Circuit Court of Appeals, Fifth CircuitApr 29, 1933
64 F.2d 257 (5th Cir. 1933)

No. 6667.

April 5, 1933. Rehearing Denied April 29, 1933.

Appeal from the District Court of the United States for the Southern District of Florida; Halsted L. Ritter, Judge.

Suit by John B. Wheat, as trustee, under a mortgage, against Fred T. Ley Co., Inc., and others, to foreclose a mortgage, in which several lien claimants intervened. From the judgment, defendant named appeals.

Reversed and remanded.

Joseph F. McPherson and E.S. Quick, both of Miami, Fla., and George C. Bedell, of Jacksonville, Fla., for appellant.

C.D. Blackwell, J. Field Wardlaw, and Joe Hatfield, all of West Palm Beach, Fla., E.T. McIlvaine, and John C. Cooper, Jr., both of Jacksonville, Fla., Frank D. Upchurch, of St. Augustine, Fla., and Dan MacDougald, of Atlanta, Ga., for appellees.

Before BRYAN, SIBLEY, and HUTCHESON, Circuit Judges.

The appeal is from a decree of the District Court ordering foreclosure of a bond mortgage upon and sale of an office building in West Palm Beach, Fla., and giving priority to the mortgage over a builder's lien claimed by appellant, Ley Co., Inc. The claims of error are: First, that the federal court violated comity, in that, before the bill was filed, there was pending in a state court a bill between the same parties to foreclose the same builder's lien on the same property; and, second, that appellant's lien is superior to the mortgage.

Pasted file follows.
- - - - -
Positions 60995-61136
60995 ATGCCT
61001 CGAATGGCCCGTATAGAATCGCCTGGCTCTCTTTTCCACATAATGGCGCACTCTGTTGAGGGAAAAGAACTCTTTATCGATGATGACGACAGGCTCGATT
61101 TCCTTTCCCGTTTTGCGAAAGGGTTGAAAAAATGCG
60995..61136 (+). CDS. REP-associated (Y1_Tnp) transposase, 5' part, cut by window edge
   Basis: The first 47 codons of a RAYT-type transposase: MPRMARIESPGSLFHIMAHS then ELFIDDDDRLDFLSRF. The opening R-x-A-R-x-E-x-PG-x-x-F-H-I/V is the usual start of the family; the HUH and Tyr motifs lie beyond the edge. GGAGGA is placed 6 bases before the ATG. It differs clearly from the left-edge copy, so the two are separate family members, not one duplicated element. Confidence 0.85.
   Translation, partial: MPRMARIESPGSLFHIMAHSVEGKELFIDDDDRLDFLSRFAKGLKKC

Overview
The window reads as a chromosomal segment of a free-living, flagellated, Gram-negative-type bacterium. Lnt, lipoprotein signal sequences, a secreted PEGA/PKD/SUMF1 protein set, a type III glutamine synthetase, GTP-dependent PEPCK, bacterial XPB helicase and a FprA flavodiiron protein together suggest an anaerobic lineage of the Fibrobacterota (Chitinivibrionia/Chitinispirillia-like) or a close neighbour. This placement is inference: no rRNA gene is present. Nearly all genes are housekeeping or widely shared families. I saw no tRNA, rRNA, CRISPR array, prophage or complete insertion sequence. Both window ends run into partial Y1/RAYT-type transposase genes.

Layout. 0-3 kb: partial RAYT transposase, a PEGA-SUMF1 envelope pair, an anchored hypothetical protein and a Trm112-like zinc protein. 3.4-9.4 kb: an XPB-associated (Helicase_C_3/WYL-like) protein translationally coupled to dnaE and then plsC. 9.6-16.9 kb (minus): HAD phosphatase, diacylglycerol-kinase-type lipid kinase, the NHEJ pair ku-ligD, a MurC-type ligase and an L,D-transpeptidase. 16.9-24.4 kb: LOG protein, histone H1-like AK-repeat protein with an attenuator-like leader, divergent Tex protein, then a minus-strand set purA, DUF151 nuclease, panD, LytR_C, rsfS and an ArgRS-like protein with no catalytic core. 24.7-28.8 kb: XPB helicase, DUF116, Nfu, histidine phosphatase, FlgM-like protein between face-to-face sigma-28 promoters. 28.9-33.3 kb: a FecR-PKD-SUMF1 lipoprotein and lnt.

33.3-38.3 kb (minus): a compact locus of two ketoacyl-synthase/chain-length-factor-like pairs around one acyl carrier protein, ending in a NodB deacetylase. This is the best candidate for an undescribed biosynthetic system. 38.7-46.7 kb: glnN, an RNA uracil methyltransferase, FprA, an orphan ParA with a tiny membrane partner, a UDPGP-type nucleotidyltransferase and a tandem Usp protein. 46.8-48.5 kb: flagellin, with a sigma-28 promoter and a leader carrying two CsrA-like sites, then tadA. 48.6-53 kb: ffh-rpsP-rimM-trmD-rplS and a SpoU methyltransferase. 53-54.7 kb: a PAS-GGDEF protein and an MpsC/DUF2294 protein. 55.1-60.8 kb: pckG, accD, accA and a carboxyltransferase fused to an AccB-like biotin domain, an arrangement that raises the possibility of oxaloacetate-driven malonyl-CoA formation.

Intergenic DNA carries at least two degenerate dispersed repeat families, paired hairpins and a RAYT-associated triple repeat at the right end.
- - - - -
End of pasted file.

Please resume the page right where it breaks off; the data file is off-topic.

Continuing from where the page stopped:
On August 19, 1926, Ley Co., Inc., filed in the state court their bill to foreclose their lien for constructing the building, and made the trustee in the mortgage, Adair, a party together with others as having an interest therein. The bill prayed an accounting, the foreclosure of the lien, sale of the property, and a bar of all right and title of the defendants. No receiver or injunction was asked. The trustee answered, denying much of the bill and setting up his mortgage and asserting its priority, but did not ask any foreclosure or other relief. The mortgage was not then in default. The cause was at issue July 4, 1927, when the appellee Wheat, as a successor trustee, was substituted for Adair. Thereafter, on August 18, 1927, Wheat, trustee, filed the present bill in the federal court to foreclose his mortgage, and made Ley Co., Inc., and others parties. The prayers were for a foreclosure and a receiver, and that all defendants be required to establish their claims on the property. On August 25th insolvency of the owner of the property was alleged, and on August 26th a receiver was appointed and later took charge. The order of appointment referred to the case pending in the state court, and provided that, if the state court adjudicated the lien of Ley Co., Inc., to be superior before the federal court reached a decree, the receiver's possession should be subject to the rights of Ley Co., Inc., thus adjudicated. Several lien claimants intervened in the federal court. Ley Co., Inc., moved to dismiss the bill, but with no reference to the state proceedings. Their answer, filed June 25, 1928, set up their lien fully, and affirmatively prayed that the court decree it to be superior to the right and title of every other party, and that it grant such other and further relief as in equity and good conscience was meet. They also set up the pendency of the state case and prayed a stay of the federal case. On April 10, 1929, the prayer for a stay was overruled on the ground that, although the state case had been pending nearly three years, it had not been diligently prosecuted, and, moreover, did not cover all that was involved in the federal case. On May 19, 1930, a master was appointed, who began to take evidence on July 8, 1930. His report was filed August 17, 1931, and the final decree signed February 2, 1932. Since July 4, 1927, no step has been taken in or by the state court. The cause pending in it was one to foreclose a lien on specific property which would have to be controlled by the state court to effect a sale and to deliver possession to the purchaser. On recognized principles of comity, a federal court would not interfere with the full exercise of the state court's prior jurisdiction. The latter, however, would need the property only when and if it rendered judgment in favor of Ley Co., Inc. It had not by receivership or other actual seizure so taken the property into its possession for administration as to draw to it all claims to or contests over it. Compare Gumbel v. Pitkin, 124 U.S. 131, 8 S. Ct. 379, 31 L. Ed. 374.